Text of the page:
When innovation stalls, sometimes it just needs a little push. A bit of force applied in the right direction and then, momentum imparted, the rest takes care of itself. That push can come from many sources, but one tends to be the most effective: money.
It was a monetary prize that spurred Charles Lindbergh to strap into the Spirit of St. Louis and become the first to cross the Atlantic in one shot. It was a monetary prize that encouraged Scaled Composites to build SpaceShipOne, ultimately spawning Virgin Galactic. And, next year, it will be a monetary prize that puts the first non-government-funded rover on the moon. Or, possibly, multiple rovers.
The new competition is called the Google Lunar XPrize. And, like the Ansari XPrize from a decade ago that greatly accelerated the race toward commercial space travel, this new competition is already bringing the same increase in pace to lunar surveying and exploration. Along the way, it's giving the members of 18 independent teams around the world the challenge and opportunity of a lifetime.
Creating an XPrize
XPrize calls itself an "innovation engine." Its website states: "Rather than throw money at a problem, we incentivize the solution and challenge the world to solve it." Its first competition was the Ansari XPrize, and the problem was: how do we kickstart the commercial space industry? Scaled Composites won in 2004 at the Mojave Air and Space Port, a $10,000,000 check handed over after the team launched its craft to the edge of space twice within the span of two weeks.
That's so far been the organization's most famous competition, but there have been dozens more, typically funded by charitable individuals or organizations. In 2010,won the Progressive Insurance Automotive XPrize, a $5 million award for the first car to manage more than 100 MPG. However, that car still had to be built in such a way that would ultimately allow for its eventual mass-production. A year later, Elastec/American Marine won the $1 million by developing technology that skims oil from the surface of the ocean three times faster than the previous best solution to the problem.
It was back in 2007 that the organization introduced the Google Lunar XPrize, a $30 million purse of prizes for the first independent team to land a rover on the moon and move 500 meters or more across the lunar surface, all while sending back high-definition video to those of us still stuck on Earth. It's been nearly seven years and, finally, we're almost ready for launch.
Countdown to ignition
Teams from around the world were invited to enter to compete in the Google Lunar XPrize. 33 of those made the cut to become official entrants. But, over the years between then and now, many of those would drop out. Others would others join forces and resources, resulting in a pool of 18 current teams that are still in the running.
All the remaining teams face the same engineering challenges in getting their landers on the moon, but ask what their biggest hurdle is overall and you'll hear the same thing: funding. Getting something into space is not cheap, with costs easily spiralling into the tens of millions of dollars for the launch alone. Getting there without the full backing of a wealthy government entity makes it all the more difficult. (Teams can accept up to 10 percent of their total funding from a government entity, but no more.)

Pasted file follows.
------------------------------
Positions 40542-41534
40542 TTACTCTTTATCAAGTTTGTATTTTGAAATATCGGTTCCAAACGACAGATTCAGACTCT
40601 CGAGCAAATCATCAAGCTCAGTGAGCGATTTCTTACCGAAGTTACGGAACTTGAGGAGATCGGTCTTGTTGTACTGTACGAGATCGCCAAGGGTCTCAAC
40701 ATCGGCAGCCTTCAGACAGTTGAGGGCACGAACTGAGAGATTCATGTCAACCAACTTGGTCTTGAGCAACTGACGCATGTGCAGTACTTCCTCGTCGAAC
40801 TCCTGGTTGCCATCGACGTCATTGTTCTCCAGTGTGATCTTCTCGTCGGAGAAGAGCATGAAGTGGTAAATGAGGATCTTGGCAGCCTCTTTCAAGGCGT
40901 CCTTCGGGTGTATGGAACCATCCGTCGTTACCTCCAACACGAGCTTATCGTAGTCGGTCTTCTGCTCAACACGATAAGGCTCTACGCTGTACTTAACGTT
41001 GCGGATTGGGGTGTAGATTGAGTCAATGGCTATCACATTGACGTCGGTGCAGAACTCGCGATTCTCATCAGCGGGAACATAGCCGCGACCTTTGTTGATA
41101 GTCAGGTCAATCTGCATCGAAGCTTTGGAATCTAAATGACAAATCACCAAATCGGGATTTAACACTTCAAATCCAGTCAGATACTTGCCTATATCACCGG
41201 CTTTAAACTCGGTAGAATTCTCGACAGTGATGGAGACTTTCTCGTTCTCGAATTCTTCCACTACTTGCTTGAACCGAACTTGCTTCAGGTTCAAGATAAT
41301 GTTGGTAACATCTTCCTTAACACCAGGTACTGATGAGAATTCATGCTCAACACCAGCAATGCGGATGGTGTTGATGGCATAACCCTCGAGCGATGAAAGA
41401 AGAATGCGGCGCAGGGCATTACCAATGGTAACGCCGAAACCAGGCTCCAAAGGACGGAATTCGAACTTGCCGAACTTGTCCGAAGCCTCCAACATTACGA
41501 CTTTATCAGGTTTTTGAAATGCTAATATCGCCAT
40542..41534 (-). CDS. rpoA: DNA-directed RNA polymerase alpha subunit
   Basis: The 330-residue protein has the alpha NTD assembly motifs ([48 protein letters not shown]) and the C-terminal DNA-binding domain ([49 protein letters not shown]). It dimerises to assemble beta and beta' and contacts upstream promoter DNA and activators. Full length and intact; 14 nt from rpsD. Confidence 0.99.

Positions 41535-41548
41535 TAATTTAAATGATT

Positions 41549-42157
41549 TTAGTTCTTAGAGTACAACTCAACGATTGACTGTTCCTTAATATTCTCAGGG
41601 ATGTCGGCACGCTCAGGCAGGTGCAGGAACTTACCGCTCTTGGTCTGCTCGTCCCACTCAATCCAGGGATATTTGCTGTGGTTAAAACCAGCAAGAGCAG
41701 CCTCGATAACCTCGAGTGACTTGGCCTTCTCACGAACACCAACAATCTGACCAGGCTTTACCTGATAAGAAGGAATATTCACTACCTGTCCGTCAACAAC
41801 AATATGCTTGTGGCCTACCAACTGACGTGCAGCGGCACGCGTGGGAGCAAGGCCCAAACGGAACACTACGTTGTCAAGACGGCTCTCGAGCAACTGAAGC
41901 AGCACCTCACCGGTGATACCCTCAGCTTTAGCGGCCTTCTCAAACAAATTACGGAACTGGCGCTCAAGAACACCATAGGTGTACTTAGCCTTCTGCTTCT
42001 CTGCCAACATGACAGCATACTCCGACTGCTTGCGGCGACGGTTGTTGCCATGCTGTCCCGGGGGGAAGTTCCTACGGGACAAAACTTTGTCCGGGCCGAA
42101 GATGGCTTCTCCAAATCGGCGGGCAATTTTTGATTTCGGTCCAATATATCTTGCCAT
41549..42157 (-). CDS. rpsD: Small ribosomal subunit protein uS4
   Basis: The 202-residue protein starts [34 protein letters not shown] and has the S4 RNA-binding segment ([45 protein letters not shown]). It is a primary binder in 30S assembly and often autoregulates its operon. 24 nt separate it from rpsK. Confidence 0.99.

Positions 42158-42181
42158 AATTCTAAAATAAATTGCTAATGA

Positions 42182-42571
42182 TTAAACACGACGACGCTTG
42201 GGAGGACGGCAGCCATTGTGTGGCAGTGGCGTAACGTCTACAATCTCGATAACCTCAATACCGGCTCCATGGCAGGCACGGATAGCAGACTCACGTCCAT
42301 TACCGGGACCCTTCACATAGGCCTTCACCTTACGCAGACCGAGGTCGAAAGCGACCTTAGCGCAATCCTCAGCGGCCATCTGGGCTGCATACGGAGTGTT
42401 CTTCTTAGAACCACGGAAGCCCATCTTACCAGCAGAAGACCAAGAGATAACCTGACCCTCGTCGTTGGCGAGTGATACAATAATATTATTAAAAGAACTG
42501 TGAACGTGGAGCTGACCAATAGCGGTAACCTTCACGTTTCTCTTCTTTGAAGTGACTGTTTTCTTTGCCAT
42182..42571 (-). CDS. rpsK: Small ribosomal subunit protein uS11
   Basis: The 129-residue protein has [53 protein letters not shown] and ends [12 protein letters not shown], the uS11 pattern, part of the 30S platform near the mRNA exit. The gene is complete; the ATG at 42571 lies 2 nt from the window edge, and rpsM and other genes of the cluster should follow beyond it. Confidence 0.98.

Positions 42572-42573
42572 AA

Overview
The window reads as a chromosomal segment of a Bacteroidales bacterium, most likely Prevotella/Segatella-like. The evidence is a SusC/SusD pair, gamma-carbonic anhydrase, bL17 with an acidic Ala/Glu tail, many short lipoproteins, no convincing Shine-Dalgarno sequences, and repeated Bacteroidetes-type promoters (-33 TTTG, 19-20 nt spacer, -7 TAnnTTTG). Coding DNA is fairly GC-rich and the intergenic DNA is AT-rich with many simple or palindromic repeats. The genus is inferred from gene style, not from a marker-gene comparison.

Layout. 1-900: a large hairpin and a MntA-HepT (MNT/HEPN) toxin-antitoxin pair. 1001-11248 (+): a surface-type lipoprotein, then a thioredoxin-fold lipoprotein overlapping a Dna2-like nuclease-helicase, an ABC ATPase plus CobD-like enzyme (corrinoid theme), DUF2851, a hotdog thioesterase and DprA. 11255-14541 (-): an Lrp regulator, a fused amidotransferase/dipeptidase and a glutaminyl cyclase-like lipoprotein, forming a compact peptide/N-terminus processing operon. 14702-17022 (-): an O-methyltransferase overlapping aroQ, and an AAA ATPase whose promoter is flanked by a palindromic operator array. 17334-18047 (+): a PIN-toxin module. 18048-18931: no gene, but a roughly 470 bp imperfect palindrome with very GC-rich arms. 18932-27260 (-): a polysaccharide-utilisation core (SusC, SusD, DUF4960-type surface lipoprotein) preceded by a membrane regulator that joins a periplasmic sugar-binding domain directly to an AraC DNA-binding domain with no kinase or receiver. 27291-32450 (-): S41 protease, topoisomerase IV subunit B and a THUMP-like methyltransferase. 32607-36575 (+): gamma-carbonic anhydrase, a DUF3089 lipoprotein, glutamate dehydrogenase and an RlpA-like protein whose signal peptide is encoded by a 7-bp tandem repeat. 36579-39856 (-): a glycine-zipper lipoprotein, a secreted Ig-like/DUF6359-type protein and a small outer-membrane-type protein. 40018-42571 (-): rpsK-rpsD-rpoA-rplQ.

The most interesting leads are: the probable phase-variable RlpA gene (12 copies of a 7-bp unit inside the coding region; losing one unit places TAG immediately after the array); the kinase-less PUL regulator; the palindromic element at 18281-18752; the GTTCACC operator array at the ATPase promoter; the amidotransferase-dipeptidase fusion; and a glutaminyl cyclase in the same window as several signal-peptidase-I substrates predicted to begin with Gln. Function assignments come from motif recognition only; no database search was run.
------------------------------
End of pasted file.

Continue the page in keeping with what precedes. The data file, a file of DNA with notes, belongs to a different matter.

To help with that part of the equation, XPrize created what are called Milestone Prizes. These are a sort of interim competition, a $6 million pool to be paid out to the teams capable of proving to XPrize judges that their landers can land, their rovers can rove, and their imaging systems are capable of capturing the unique visual essence of the lunar surface.
18 teams are still in the running for the Google Lunar X, and any of them is eligible for the prize should they get to the moon first. However, five of those teams applied and were selected for a series of Milestone tests, taking place through the summer of 2014. In each of these tests, one or more judges from XPrize will evaluate the team before, during, and after the test execution, determining whether the test was a pass or a failure.
The tests fall within one of three categories:
Up to three teams can win this $1 million prize, awarded when the team successfully demonstrates its ability to safely touch down on the lunar surface. This includes propulsion systems, landing modules, and the sorts of software and integrated intelligence required for a spacecraft to land itself on the moon. After all, with a three-second delay for any signal sent to the moon, remote control isn't a great option.
As many as four teams can win this $500,000 prize for demonstrating the ability to cover the required distance of 500 meters on the moon. While many of the teams are using rovers, some are choosing instead to hop or fly across the lunar surface. So, this test entails the successful demonstration of the team's lunar package covering that distance.
Finally, this $250,000 prize can be won by up to four teams, as they show off their ability to capture high-definition imagery from the lunar surface. This may seem easy, what with the preponderance of HD cameras in smartphones and everything else, but developing a system that can work in the vacuum of space and the incredible contrast on the moon requires some specialized hardware and software.
The Milestone teams
More to come
Through the summer of 2014, we'll be bringing you in-depth profiles of each of these teams, plus the other competitors. We'll also have footage and reports filed from around the globe as each team makes its way through the Milestone tests ahead of ultimately landing on the moon by the end of 2015. It's going to be quite an adventure, and we can't wait for you to join us.